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Mobile

Tech and the city

Million dollar parties, celebrity giveaways, Hollywood blockbuster appearances -- has the mobile phone become such a status symbol that these extravagant launches are necessary for a product's success?

Tech and the city
commentary Million dollar parties, celebrity giveaways, Hollywood blockbuster appearances -- has the mobile phone become such a status symbol that these extravagant launches are necessary for a product's success?

High-profile fashion designers would be aware that getting your outfit onto the right people is a must to ensure you're targeting the right market. But while Sarah Jessica Parker struts around New York in her Manolo Blahniks from Sex and the City, technology manufacturers are increasingly looking towards celebrity endorsement to increase sales.

At the Academy Awards this year, guests reportedly walked away with goody bags containing a (then yet-to-be-released) black Motorola RAZR V3.

Looking to increase its visibility in the fashion space, Motorola last week announced a partnership with the City of Melbourne for this year's Spring Fashion Week.

Movies and television shows are also bombarded with product placement and blatant advertising of technology brands. I was reminded of this on the weekend during a game of Trivial Pursuit where a question read: "What was the brand of mobile phone used in the film The Matrix?"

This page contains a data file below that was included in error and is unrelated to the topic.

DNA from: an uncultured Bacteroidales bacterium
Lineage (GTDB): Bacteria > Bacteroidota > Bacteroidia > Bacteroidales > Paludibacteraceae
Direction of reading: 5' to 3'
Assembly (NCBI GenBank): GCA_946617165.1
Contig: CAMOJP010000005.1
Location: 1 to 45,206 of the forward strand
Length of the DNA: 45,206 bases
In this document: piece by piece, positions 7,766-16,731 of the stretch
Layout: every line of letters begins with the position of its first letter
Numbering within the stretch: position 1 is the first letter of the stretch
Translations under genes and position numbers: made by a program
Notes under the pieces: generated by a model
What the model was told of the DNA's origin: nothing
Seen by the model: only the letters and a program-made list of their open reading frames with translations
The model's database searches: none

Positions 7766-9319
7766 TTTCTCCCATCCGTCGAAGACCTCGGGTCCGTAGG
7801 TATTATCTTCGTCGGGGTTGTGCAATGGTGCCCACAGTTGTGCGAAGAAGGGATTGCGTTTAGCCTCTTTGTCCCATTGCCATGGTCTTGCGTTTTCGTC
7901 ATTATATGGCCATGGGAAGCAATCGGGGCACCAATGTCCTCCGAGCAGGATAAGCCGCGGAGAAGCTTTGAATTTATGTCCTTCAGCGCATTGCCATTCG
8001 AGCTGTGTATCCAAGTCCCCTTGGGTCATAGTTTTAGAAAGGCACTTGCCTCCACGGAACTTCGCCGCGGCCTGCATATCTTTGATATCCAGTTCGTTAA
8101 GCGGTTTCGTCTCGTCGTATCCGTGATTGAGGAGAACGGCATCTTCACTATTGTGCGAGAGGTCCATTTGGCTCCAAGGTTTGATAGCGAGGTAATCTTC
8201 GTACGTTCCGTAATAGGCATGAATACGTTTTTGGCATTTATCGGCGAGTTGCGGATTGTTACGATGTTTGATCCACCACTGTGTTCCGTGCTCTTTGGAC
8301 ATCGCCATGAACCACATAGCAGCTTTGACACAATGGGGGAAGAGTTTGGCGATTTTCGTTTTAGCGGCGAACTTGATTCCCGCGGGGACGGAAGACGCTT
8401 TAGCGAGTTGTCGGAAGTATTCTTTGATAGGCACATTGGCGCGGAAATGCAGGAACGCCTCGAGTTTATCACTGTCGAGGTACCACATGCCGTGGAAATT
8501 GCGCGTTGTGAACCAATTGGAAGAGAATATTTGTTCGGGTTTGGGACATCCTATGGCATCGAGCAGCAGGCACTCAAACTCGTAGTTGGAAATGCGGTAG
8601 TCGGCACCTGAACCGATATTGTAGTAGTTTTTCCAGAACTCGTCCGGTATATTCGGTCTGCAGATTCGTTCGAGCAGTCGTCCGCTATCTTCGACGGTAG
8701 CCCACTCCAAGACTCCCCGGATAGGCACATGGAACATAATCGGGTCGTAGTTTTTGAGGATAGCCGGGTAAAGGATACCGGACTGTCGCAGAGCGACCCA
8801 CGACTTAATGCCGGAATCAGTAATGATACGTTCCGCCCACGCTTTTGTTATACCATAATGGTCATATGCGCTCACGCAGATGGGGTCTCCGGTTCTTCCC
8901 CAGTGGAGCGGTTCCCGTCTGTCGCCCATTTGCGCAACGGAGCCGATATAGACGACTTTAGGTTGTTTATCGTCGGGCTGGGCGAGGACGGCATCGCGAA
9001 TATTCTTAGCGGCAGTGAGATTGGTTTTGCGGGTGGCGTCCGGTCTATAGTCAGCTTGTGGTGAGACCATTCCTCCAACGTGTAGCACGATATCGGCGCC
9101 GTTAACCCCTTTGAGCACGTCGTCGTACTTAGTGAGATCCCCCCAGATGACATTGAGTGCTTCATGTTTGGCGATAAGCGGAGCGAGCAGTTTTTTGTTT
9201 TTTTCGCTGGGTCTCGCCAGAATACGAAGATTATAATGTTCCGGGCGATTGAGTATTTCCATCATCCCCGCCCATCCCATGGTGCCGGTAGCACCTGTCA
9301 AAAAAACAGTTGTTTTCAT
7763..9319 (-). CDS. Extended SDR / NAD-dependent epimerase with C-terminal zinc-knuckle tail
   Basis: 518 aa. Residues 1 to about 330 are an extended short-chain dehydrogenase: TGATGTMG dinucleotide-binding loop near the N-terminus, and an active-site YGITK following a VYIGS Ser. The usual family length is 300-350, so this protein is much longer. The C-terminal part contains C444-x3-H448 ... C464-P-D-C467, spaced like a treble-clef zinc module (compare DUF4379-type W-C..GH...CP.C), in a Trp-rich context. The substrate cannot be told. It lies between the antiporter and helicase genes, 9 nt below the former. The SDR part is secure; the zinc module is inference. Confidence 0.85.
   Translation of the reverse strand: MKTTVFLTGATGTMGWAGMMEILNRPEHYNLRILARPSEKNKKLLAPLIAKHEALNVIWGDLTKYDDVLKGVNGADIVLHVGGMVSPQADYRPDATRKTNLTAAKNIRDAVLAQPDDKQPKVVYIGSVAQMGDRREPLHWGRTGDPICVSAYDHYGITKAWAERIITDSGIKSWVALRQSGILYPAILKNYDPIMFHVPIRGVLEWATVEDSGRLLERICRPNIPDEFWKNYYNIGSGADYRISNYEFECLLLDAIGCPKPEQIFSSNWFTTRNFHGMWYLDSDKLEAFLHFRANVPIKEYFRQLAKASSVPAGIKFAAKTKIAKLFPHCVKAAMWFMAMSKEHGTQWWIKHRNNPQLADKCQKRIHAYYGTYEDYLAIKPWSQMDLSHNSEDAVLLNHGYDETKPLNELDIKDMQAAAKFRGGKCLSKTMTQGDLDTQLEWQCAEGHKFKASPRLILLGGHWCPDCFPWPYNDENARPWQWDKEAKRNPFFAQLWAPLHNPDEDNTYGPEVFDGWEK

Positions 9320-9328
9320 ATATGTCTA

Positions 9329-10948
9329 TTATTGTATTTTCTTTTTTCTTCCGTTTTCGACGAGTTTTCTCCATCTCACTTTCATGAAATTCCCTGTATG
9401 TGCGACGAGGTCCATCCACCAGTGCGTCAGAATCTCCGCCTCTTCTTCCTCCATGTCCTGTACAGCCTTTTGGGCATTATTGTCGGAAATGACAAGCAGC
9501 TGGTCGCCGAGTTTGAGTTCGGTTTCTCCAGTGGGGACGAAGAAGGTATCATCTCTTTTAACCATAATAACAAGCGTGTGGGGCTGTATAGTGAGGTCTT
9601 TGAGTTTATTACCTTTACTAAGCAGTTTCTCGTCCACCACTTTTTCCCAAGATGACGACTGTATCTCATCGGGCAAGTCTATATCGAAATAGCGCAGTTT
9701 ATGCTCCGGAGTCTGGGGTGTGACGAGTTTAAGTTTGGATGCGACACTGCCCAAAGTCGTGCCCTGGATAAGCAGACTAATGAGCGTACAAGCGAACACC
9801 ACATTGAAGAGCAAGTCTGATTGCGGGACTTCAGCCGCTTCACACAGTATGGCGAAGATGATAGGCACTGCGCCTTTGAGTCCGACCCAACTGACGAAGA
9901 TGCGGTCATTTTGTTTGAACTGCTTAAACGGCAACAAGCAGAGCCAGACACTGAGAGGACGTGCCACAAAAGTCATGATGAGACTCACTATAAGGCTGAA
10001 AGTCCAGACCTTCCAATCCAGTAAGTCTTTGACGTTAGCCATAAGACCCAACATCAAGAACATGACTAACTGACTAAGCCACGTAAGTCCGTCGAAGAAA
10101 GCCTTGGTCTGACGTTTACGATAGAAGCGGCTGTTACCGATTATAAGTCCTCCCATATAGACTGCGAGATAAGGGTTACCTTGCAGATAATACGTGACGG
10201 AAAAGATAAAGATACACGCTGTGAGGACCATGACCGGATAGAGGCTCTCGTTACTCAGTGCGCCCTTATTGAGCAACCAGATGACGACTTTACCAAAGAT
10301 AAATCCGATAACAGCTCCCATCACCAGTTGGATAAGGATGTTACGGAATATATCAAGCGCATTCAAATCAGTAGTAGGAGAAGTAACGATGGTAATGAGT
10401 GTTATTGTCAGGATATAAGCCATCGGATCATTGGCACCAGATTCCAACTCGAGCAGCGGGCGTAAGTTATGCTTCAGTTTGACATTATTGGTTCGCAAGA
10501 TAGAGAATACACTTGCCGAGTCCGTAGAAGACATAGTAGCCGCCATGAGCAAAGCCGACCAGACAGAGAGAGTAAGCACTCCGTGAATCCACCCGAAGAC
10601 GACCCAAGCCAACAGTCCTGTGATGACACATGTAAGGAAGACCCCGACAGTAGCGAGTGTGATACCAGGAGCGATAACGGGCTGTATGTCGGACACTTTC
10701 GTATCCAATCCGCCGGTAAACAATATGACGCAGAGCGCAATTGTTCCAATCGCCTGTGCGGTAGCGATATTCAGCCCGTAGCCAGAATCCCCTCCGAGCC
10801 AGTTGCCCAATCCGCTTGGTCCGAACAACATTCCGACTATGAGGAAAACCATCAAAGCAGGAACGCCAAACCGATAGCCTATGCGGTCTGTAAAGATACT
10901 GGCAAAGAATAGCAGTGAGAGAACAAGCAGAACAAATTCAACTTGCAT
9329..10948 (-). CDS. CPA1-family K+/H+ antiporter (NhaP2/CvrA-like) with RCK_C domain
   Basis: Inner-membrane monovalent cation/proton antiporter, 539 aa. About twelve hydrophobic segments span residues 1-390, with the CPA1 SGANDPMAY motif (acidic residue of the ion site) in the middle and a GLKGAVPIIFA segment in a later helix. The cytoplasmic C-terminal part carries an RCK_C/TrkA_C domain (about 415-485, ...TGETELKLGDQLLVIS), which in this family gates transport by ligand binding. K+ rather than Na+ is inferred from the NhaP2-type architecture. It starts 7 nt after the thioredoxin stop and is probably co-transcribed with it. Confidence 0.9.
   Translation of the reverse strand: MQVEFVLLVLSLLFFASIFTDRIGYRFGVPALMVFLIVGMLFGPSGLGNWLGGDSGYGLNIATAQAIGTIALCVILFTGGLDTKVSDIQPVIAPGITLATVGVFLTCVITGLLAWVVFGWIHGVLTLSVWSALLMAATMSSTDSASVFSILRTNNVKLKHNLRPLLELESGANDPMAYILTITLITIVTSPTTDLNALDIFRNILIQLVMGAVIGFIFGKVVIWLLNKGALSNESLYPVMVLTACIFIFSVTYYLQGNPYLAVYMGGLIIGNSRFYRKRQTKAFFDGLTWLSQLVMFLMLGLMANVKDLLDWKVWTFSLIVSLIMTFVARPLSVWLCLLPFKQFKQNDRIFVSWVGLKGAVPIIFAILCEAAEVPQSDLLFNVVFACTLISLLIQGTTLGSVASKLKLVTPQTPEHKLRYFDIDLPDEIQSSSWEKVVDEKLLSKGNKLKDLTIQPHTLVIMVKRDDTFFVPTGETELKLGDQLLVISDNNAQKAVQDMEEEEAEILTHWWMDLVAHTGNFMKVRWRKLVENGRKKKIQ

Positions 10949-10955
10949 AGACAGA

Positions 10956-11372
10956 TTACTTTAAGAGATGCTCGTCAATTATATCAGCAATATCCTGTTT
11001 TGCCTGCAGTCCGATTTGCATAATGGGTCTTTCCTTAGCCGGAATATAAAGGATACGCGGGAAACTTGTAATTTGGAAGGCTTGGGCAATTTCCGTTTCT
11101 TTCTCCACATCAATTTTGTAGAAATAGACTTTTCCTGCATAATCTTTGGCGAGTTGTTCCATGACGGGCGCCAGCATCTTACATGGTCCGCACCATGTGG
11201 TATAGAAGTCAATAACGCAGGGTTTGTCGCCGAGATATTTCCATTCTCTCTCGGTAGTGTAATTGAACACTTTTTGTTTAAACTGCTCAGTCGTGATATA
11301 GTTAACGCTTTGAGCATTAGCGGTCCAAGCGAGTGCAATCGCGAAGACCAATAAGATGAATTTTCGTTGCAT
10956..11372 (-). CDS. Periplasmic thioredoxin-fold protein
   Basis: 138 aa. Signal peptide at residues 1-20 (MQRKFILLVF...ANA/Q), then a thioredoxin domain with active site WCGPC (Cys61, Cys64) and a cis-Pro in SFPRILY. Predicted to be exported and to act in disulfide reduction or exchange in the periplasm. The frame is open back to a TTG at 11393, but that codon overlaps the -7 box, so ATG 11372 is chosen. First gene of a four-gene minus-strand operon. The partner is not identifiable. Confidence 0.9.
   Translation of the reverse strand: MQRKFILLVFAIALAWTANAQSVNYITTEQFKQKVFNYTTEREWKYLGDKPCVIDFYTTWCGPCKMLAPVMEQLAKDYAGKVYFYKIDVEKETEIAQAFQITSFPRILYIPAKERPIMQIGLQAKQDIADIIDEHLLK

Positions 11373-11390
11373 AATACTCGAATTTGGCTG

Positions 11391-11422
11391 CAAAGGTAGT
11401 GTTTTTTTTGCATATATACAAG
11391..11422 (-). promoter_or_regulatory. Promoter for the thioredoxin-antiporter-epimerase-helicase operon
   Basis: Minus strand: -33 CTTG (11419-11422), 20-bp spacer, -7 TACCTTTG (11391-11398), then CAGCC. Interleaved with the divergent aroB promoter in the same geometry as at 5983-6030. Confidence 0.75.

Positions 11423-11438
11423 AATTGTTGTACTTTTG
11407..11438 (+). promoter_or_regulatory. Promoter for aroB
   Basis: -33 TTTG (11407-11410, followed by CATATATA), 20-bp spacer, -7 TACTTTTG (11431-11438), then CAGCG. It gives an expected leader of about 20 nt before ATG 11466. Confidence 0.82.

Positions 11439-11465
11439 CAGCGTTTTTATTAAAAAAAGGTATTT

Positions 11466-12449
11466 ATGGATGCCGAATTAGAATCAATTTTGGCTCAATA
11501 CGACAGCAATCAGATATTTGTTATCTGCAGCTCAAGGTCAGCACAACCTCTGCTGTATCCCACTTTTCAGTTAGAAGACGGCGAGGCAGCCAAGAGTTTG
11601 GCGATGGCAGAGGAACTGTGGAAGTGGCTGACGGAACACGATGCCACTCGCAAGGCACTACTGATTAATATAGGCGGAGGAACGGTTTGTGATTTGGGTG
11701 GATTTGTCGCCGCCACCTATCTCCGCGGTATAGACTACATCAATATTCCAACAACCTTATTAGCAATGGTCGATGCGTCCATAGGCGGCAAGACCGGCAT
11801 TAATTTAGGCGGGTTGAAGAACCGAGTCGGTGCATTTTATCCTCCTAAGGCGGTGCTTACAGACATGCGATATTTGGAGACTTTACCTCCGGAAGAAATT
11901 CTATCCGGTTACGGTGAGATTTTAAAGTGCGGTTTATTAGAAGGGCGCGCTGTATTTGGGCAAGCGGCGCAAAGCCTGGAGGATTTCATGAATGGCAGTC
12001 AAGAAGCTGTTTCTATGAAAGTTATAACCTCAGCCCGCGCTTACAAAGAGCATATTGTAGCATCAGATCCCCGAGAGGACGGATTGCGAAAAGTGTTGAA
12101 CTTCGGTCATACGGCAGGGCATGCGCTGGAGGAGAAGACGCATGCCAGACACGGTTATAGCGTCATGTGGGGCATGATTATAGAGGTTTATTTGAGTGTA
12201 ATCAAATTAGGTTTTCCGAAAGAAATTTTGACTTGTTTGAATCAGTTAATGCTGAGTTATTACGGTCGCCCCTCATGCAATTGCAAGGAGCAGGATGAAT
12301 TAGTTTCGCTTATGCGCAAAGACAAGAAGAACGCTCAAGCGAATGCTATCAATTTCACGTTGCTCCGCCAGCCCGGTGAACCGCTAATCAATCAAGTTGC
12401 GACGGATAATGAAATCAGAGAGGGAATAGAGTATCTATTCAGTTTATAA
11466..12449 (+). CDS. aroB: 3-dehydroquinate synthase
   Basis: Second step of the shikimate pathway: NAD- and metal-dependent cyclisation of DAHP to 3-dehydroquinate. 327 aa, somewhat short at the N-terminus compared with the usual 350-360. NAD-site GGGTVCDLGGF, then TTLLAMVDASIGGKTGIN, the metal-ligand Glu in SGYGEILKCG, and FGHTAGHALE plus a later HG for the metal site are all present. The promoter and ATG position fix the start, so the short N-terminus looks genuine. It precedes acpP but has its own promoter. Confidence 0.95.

While I was debating in my mind whether it was Nokia or Samsung, conversation turned to the new handset from Nokia that's up on billboards, bus shelters, and in every magazine in town at the moment, the 8800.

When Nokia launched the "luxury" 8800 phone at the Museum of Sydney recently, reports say that each of the 88 invited guests went home with one of the AU$1,600 handsets. Fashion designer Collette Dinnigan, Louis Vuitton CEO Philip Corne and chef Tetsuya Wakuda were amongst the glitterati on the guest list.

No doubt they were chuffed at the freebie, but have a look at what Juniper Foo, editor of ZDNET Australia's sister site, CNET Asia, thought of the 8800 in terms of design, features and performance after putting it through its paces.

Do you think glitzy giveaways and lavish launches increase sales or justify premium price points? Who do you think is the biggest offender in the tech industry of sacrificing substance for style? Have your say below!